Insurance regulator confirms emergency declaration won't affect payout for floods

People ride past a road damaged by flooding at Kuala Krai in Kelantan, December 30, 2014. — Reuters pic
People ride past a road damaged by flooding at Kuala Krai in Kelantan, December 30, 2014. — Reuters pic

KUALA LUMPUR, Dec 31 — Despite Putrajaya’s argument, Malaysia’s insurance regulator has confirmed insurance firms will not be absolved of liability in paying out compensation for flood claims filed if a state of emergency were declared.

The General Insurance Association of Malaysia (Piam) said its member companies must process the claims so long as flood is an “insured peril”.

While standard motor and fire insurance policies exclude coverage against losses caused by natural catastrophes, PIAM said that the option to cover disasters like earthquakes, tsunamis and typhoons, cover for flood-related loss or damage, can be purchased as an extension to the policies.

“All policyholders, both businesses and individuals, located at the flood-stricken areas are therefore advised to check their fire and motor policies to determine whether they are covered for loss or damage resulting from the floods,” Piam, which is made up of 29 insurance firms, said in a statement emailed today.

“Piam would like to advise the public to review their insurance policies with their insurers or insurance agents to establish if the cover provided is sufficient to mitigate any serious financial impact due to flood losses and damages,” it said.

Similarly, it also said businesses are also advised to take up insurance products to protect themselves and their businesses against such losses.

Despite the massive flooding that has so now forced over 200,000 Malaysians from their homes in six states in the peninsula, Prime Minister Datuk Seri Najib Razak said on Saturday that there was no need to declare an emergency.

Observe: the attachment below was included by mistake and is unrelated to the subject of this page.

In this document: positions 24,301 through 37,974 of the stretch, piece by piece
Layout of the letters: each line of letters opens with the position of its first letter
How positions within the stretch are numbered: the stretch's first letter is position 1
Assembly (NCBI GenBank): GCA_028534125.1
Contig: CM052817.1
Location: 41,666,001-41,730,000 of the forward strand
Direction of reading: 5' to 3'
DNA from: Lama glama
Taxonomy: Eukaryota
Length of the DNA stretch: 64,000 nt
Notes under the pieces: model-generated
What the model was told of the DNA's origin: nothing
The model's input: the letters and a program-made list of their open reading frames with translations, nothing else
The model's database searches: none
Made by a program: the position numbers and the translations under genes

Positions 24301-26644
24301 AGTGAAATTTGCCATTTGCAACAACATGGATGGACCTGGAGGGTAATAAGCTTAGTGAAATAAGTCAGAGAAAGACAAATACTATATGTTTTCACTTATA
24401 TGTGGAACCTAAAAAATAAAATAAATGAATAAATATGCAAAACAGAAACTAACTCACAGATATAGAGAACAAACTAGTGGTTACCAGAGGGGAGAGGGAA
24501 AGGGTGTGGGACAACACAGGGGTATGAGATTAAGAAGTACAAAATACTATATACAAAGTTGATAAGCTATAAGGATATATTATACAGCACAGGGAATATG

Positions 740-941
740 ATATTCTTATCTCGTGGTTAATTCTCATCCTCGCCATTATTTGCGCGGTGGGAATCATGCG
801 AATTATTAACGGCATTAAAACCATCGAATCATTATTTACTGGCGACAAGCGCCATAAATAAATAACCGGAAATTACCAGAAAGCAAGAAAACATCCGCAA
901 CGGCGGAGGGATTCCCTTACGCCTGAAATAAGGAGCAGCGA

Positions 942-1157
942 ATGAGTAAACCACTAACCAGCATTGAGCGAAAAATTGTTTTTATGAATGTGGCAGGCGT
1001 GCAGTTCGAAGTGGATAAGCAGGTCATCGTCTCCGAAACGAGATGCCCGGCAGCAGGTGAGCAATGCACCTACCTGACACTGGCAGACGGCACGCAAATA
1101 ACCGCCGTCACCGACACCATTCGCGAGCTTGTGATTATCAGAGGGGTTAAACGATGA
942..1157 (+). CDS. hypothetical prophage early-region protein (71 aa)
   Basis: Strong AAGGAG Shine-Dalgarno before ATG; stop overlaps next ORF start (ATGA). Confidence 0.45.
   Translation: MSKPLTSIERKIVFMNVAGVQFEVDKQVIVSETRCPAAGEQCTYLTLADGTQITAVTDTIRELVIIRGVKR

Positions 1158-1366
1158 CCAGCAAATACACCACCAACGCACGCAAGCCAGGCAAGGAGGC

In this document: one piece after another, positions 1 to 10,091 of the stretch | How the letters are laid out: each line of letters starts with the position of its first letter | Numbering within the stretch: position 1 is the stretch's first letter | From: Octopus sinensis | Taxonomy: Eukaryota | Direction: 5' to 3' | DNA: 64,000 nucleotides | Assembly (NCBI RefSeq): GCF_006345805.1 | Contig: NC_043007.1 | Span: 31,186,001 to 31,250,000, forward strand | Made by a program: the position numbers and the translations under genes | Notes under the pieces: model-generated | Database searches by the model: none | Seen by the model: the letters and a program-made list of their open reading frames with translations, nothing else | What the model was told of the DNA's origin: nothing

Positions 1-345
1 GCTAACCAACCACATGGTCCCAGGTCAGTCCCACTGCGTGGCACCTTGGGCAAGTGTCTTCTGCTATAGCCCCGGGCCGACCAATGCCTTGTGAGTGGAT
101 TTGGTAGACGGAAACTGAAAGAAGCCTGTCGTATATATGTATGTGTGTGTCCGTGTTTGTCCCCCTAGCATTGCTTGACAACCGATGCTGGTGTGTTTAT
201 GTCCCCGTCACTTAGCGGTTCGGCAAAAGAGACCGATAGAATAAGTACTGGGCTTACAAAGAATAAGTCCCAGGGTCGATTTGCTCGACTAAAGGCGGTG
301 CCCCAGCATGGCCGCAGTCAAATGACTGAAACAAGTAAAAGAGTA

“If the government announces an emergency, the implications that will arise include the insurance companies being absolved from paying compensation... and compensation arising from damages to property and vehicles is enormous.

“That’s why if we declare (an emergency), this means it includes the ‘force majeure’ category, and insurance companies need not pay compensation (in this case),” Najib was quoted saying in a later news report by Bernama.

The remarks drew flak from opposition politicians and civil society groups alike compelling Putrajaya to consider declaring an emergency to enable the mobilisation of the entire government machinery to mitigate the disaster.

Piam had previously given its assurance that all the insurance companies registered with the body is committed to offer assistance to all flood victims, including allowing an instalment of payment of annual premiums and by expediting the settlement of claims made by policyholders.

“In the case of larger claims which may require longer processing time, considerations would be given to allow for interim payments of a certain percentage of the total estimated loss pending full settlement later,” said the regulators.

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